Snails in the Internet Wormhole

In his recent (and apparently his last before blogging retirement) article, “A Brief History of Dangerous Ideas“, Reg Braithwaite wrote about the dangers associated with technology (ideas). Reg’ article also draws a reflection on how the Internet has become a dangerous idea for corpocracy.

Web applications are dangerous. Never mind the fact that they make desktop applications obsolete. … But … web applications just might make venture capital obsolete! When you don’t need hundreds of programmers and distribution channels and all the other friction-managing elements of a company that ships old-school software, you need a lot less money to start a business.

And on to media. You know that the web is busy putting newspapers out of business. … But the web lets us choose what we want to watch (or read), when we want to watch (or read) it. The network can’t put their up-and-coming show on right after their hit to give it a boost. The new show has to compete on its own merits. That puts users in control, and that’s dangerous.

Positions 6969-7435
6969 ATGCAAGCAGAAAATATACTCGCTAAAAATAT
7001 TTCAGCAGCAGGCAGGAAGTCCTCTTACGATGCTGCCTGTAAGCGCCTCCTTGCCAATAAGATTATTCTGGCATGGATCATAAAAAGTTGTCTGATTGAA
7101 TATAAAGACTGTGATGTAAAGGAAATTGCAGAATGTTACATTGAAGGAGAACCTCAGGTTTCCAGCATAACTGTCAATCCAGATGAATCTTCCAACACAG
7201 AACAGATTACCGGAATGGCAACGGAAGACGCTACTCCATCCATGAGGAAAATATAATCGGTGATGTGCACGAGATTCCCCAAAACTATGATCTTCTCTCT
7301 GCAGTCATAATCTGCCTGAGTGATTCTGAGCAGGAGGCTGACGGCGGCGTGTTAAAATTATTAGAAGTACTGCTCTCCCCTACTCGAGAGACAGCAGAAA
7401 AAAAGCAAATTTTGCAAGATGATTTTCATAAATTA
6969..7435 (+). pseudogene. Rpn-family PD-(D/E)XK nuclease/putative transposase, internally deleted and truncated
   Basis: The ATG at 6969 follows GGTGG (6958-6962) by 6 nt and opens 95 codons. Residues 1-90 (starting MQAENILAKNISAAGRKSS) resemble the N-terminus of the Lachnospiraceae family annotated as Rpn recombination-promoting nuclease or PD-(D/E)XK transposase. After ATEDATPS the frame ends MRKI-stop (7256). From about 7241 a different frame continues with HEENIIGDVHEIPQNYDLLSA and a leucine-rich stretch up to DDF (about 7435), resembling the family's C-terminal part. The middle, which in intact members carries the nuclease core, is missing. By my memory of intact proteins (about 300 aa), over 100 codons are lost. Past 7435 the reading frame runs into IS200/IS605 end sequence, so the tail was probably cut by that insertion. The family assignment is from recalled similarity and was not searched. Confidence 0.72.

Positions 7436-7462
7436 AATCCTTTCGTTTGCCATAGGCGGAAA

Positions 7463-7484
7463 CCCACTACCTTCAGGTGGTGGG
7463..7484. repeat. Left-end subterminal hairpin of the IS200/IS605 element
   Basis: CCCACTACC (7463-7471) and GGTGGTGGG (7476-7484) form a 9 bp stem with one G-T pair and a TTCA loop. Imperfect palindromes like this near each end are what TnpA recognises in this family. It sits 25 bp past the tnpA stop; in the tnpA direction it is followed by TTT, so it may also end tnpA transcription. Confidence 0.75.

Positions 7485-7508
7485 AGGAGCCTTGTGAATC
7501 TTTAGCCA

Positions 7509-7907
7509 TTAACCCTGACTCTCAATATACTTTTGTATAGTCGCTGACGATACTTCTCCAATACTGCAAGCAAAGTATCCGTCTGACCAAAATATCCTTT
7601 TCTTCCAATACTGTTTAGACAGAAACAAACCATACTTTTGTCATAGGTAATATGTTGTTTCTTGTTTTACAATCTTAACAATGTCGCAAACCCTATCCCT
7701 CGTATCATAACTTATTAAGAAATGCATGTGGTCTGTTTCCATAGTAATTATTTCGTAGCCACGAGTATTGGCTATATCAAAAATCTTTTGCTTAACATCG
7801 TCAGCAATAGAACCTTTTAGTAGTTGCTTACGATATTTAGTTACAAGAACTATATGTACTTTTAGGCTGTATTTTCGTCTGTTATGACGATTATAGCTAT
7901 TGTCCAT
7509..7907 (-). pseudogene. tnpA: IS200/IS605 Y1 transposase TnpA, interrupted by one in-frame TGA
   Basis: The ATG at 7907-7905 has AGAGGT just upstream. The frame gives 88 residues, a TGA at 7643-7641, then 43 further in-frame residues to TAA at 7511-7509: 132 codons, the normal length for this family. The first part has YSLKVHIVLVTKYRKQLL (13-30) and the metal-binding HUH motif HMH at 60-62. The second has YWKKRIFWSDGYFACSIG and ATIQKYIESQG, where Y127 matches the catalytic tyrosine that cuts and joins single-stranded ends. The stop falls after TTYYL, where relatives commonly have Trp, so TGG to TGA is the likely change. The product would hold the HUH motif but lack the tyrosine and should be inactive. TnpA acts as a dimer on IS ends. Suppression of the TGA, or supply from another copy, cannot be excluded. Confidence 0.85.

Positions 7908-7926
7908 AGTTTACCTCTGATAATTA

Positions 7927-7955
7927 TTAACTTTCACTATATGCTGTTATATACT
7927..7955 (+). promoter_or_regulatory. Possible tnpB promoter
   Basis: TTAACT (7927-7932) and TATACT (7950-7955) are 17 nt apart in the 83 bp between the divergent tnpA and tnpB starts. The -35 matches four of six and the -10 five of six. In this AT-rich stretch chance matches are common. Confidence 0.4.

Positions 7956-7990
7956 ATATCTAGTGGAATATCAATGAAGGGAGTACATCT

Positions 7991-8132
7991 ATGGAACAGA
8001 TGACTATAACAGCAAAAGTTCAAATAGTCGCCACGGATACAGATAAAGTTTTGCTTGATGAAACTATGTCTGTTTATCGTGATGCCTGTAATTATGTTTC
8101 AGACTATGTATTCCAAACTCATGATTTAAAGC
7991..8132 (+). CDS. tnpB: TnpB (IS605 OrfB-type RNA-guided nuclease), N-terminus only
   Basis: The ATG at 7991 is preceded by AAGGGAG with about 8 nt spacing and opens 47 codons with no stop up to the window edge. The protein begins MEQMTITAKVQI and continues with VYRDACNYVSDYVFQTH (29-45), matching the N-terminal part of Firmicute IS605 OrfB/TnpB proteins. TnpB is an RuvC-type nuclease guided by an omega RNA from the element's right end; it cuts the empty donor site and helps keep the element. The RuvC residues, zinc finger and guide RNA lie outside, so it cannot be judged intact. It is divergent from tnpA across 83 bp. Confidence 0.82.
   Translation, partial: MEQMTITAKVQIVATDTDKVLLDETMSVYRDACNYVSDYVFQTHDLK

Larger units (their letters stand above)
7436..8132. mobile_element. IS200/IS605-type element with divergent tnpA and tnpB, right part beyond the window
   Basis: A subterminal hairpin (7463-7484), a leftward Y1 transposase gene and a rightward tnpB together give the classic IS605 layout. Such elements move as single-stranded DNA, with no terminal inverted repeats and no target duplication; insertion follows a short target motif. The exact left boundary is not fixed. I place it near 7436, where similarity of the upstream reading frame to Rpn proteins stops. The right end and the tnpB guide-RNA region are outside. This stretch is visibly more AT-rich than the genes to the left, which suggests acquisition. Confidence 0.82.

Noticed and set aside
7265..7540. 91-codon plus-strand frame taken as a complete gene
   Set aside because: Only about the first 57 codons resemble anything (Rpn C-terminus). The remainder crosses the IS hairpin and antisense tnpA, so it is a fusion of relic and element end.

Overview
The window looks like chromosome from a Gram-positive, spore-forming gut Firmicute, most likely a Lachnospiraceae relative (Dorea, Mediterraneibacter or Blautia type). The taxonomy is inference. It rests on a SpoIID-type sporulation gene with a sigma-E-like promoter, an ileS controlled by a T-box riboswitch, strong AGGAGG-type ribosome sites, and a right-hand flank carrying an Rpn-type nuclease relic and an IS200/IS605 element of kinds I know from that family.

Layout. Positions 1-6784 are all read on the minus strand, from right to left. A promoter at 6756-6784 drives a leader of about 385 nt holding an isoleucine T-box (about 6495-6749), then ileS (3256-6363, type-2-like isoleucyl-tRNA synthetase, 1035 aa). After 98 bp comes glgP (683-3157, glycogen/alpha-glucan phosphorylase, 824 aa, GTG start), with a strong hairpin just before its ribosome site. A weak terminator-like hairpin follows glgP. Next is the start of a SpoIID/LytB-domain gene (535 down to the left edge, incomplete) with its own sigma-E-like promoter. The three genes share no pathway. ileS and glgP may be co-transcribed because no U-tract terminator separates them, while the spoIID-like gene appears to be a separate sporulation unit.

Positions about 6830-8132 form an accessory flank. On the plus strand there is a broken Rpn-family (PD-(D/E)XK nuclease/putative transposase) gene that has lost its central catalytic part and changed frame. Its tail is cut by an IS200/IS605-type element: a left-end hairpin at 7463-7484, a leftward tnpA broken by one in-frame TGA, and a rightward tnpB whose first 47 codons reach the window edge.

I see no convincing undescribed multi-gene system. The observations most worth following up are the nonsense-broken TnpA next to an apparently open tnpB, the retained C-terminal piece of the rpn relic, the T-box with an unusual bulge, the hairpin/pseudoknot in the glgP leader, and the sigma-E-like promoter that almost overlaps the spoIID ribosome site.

… similar thing about pricing all music at 99 cents a track: it means the labels can’t kill an artist by sticking their CD in the $3.99 crapola bin. Users choose what they want to listen to. That’s dangerous, again because users are in control.

While I agree with all such hypothesis about the Internet killing a lot of “traditional” models, including media. But I also feel that the Internet’ rippling transformations have subdued our culture. All this advancement may actually be making us stupid.

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